Voice of the Patient
“At some point, we all become a patient.”
This powerful statement came from Alex Tessmer, associate director of Ideation at BD, a medical device company. They were emblematic of the Voice of the Patient event hosted on the University of Arizona College of Medicine – Phoenix’s campus as part of AZBio’s annual Arizona Biosciences Week.
Tessmer participated in a panel titled Patients as Advocates, where he and other patients shared how important it is to be one’s own best advocate. They discussed how engaged physicians can positively impact the lives of their patients, seeking better answers when treatment does not seem to be solving the problem. This last point was further reflected in the narratives of four College of Medicine – Phoenix medical students who shared more about their personal health challenges after the event.
Taylor Hoffman, Class of 2026, moderated the student panel, Patients to Physicians, with Arianna Tuomey, a current Pathway Scholar, Kelly Walter and Nina Cherian, Class of 2027. Each have encountered unique health struggles on their journey to medical school. Their health issues have guided and inspired them not only to pursue medicine as a career, but to become the kind of physician that treats the patient, rather than the disease.
Hoffman was diagnosed with type 1 diabetes when she was just 18-months old and has subsequently been diagnosed with both Hashimoto's disease, a chronic autoimmune disorder that affects the thyroid gland, and rheumatoid arthritis. Her lifelong health struggles have been both humbling and informative.
"Diabetes is a disease that does not behave the same way two days in a row, even when doing the same things every day and sticking to a routine. It fluctuates like the wind, and despite having a forecast, like my continuous glucose monitor, it can be hard to predict,” Hoffman explained. “It has been my greatest teacher while being my biggest adversary. Education and advocacy have become a full-time job in both my personal and professional lives, as I am sure is true for many others.”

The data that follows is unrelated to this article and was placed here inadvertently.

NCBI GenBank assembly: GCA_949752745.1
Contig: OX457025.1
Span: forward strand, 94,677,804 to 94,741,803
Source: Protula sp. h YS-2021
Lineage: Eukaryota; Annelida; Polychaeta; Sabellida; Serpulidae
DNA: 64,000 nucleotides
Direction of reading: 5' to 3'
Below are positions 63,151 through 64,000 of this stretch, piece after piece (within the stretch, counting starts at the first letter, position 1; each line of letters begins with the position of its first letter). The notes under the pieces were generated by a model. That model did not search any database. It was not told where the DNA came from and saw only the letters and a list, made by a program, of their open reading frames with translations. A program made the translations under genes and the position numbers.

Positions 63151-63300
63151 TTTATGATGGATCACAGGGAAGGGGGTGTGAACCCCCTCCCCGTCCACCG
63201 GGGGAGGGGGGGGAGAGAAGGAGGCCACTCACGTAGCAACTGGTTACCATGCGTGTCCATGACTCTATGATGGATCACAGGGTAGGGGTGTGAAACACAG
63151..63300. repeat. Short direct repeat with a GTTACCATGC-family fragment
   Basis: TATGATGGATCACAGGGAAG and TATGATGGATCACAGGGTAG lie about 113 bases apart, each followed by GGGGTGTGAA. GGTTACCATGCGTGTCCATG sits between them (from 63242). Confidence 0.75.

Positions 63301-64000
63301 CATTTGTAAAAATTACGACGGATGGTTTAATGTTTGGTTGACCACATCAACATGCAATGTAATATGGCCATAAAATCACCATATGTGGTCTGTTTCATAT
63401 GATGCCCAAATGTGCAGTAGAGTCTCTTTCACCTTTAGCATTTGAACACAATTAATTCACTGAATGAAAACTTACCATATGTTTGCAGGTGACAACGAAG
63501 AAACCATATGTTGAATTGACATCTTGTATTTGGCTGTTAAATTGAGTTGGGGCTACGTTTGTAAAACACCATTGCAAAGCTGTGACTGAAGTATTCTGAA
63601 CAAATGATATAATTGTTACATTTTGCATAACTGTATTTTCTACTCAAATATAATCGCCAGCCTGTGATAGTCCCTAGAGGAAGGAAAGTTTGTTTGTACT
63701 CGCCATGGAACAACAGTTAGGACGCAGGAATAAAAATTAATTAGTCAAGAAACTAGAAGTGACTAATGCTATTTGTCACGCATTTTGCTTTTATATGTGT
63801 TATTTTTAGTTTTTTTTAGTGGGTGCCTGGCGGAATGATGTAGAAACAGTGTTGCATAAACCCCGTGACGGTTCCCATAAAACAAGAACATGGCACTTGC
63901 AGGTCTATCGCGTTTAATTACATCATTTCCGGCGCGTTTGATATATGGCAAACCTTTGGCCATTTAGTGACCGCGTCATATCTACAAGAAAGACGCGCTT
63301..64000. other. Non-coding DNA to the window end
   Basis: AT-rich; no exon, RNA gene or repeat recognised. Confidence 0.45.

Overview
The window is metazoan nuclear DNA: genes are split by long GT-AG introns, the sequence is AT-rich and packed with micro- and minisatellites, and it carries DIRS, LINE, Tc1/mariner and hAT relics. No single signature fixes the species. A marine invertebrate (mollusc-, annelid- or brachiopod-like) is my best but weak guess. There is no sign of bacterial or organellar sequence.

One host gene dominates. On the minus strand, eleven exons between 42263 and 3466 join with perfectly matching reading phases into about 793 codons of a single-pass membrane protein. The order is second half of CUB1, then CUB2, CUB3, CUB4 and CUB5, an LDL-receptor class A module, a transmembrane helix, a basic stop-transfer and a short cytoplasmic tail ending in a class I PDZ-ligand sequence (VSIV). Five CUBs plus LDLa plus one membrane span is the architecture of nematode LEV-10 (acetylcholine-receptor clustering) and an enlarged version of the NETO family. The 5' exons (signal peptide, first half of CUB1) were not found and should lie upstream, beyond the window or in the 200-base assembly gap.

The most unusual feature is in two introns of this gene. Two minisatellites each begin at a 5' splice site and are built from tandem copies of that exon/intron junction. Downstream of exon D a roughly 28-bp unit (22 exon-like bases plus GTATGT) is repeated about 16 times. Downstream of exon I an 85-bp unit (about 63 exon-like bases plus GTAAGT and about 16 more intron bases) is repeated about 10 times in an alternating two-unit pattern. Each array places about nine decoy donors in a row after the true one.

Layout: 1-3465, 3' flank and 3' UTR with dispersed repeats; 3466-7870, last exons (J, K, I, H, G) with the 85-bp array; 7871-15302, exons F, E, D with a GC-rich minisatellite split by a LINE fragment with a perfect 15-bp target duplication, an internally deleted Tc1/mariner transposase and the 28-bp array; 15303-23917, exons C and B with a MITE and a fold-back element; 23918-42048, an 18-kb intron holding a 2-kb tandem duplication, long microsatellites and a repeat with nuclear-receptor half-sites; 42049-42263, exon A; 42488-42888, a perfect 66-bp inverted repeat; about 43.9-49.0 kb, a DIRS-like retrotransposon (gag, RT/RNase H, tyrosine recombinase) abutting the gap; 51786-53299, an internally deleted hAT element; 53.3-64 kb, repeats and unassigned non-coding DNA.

Hoffman has come to see diabetes as a way for her to advise people dealing with similar circumstances, and her experiences with doctors — both good and bad — have furthered her desire to become a compassionate, caring physician. She was invited to speak at the event for the second time, having also participated last year.
“When I become a doctor, it will not be my responsibility to pass judgment and make assumptions about my patients. Instead, my job will be to treat my patients and their families as teammates striving toward the same goals, and I will support them in any way I can, all the while adapting to where they are on their journey,” she said.
And she knows, for some, that road can be a long one filled with twists and turns. She trusts her history can help motivate others. “Ultimately, I hope my perspective shows people that anything is possible with discipline, and that just because you have a disease does not mean you are destined to become a stereotype or statistic,” she said.
At a young age, Cherian was diagnosed with an uncommon eye disorder called chronic intermediate uveitis, causing her to temporarily lose her vision. Her frequent visits to the eye clinic served as a strong motivator for her future educational and research work.
“The most important takeaway I got from my physicians was to remember first and foremost that who they see in clinic are people first — not just patients. They have unique wants, needs, concerns and lives; the disease they may suffer from is only part of the equation,” Cherian said. “Each person deserves thoughtful, personalized care. I always want to remember to see my future patients as multifaceted people.”
In addition, Cherian noted that as a physician, it is important to understand the mental and emotional effects of dealing with chronic disease. Not understanding why something is happening or how and when it may get better can take a toll. “I hope that practicing kindness and empathy continue to be increasingly emphasized in medical education,” she said.
Tuomey’s experiences as a patient within the health care system have come more recently. She was diagnosed with type 1 diabetes during her sophomore year of college. Since then, she has made it her mission, “to connect with others living with diabetes, particularly those who are less fortunate than me.”